Uh oh... I teased with a couple of images of a glorious soup in the last post, and then couldn't find the time to write again later in the week! That is not very nice.
Ergo, as promised...
Black Bean Soup with Red pepper Relish
Red Pepper Relish
- 1 large red bell pepper, roasted
- 1 T. chopped fresh cilantro
- 1 T. finely chopped green onion
- 2 tsp. grated lime zest
- 2 tsp. sherry vinegar (I used some other kind of vinegar, what was in the pantry)
- 1 tsp. thinly sliced garlic
- 1 tsp. chopped fresh chives
Black Bean Soup
- 2 T. canola oil (I prefer olive oil)
- 1 large yellow onion, peeled and large diced
- 1 medium carrot, peeled and large diced
- 2 stalks celery, large diced
- 2 T. chopped garlic
- 2 tsp. cumin seeds, toasted (or ground cumin powder)
- ½ tsp. red pepper flakes (or more, if you're like me!)
- 1 dried chipotle pepper, stemmed
- 2 T. tomato paste
- 4 cup chicken stock
- 1 cup dried black beans, soaked overnight
- 1 small smoked ham hock, thawed
- Kosher salt & cracked black pepper
- 4 T. sour cream
1. Making the relish: Peel the roasted pepper and cut it into a small slice. Add the diced pepper to a bowl and combine with the cilantro, green onion, lime zest, vinegar, garlic, and chives. Transfer a quarter of the mixture to a food processor and pulse; it should feel chunky, not entirely puréed. Add the chunky part back into the relish and stir.
2. Sautéing the vegetables for the soup: Add the oil to a medium stockpot over medium heat. Add the onion, carrot, and celery and cook, stirring occasionally, for 1 minute. Add the garlic and cook, stirring occasionally, until the onion is softened and translucent, about 10 minutes. Stir in the cumin seeds and red pepper flakes and cook until they are fragrant.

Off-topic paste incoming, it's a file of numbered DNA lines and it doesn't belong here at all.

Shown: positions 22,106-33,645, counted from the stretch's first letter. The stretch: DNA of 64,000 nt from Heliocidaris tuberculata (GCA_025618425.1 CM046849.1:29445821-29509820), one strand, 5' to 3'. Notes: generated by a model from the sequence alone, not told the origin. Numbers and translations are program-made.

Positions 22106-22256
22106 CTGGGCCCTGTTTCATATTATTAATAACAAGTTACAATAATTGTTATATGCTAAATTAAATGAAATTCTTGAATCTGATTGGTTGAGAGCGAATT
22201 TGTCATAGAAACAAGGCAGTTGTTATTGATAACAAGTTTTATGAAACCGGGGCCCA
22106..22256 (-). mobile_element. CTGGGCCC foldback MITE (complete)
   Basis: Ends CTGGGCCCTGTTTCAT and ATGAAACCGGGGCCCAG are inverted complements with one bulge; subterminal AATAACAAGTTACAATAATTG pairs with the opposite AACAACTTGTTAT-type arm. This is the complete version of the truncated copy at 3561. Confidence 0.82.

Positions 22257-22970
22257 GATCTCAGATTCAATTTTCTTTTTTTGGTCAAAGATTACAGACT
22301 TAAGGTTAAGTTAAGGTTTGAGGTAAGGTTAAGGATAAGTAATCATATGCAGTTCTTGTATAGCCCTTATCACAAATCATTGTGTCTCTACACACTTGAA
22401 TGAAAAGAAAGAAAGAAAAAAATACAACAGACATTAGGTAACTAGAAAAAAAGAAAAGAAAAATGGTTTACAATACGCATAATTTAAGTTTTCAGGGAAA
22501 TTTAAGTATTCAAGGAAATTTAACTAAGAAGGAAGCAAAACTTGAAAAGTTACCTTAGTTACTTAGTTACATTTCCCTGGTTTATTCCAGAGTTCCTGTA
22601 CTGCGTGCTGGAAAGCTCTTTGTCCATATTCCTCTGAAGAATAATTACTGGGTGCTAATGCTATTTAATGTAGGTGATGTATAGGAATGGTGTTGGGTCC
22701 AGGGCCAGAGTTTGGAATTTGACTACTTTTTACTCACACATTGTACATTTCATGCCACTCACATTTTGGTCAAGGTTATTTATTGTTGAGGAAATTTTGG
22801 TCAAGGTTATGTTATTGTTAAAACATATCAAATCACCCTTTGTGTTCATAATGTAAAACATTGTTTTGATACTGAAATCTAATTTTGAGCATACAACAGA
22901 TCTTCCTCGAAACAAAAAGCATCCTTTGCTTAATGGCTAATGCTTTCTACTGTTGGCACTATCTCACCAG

3. Spicing it up: Add the entire chipotle pepper to the pot. Stir in the tomato paste. When it coats everything, add 3 cups of the chicken stock.
4. Cooking the soup: Drain the beans from the water they have been soaking in. Add them to the soup along with the ham hock. Cook over medium heat until the beans are completely tender and the ham hock has started to peel away from the bone, 25 to 30 minutes.
5. Finishing the soup: Remove the ham hock from the soup. Peel all the meat away, from the bone and chop it up into bite-sized pieces.
Transfer the soup to a food processor or blender in small batches and purée; the final consistency should be just a touch thinner than a smoothie. If the soup feels too thick, thin it out with the remaining chicken stock.
Pour the soup into the stockpot. Season with salt and pepper.
To serve, ladle the soup into bowls. Dollop with the sour cream and the red pepper relish.
Source: Annie Green Jeans
Begin with soaking the beans overnight. Make sure you pour enough water over them, and place a tight cover on the top so that they'll be sealed in overnight!
With the bell peppers, I put them in the oven to roast; turning them every-so-often so that they were blackened all over, but not burned. When they were done, I took them out, placed them in a paper bag and folded it shut, and let them sit in the microwave (not on) to steam while I took care of other parts of the recipe.
Regarding the ham, if you don't have any spare ham hocks in the freezer, you can take deli ham slices and dice them up in quarters.
"This is not a particularly spicy soup.
...I want the food to taste like itself, not just heat. It should have a little kick, but not too much. I don't want a soup to punch me in the mouth!"
– Shauna "Gluten Free Girl" Ahern
Apparently, I must have missed the above, since my brain underwent a momentary lapse and I ended up pouring in an ENTIRE CAN of tear-inducing chipotle peppers (sorry, family!). The result was perfectly spicy soup for me (think Goldy Lock's response when she finds the Little Bear's porridge), while everyone else thanked me through stinging eyes and dripping noses; saying it was "really delicious, *cough sniffle cough*, despite".
I also added some cayenne pepper and chili powder, and put out both sour cream and plain yogurt as toppings.
A perfect side dish would be quesadillas (or buttered tortillas), for dipping into your bowl. Oh, and don't forget the enselada verde!
As always, with soups, they are even better the next day (that is, if you have any left over)!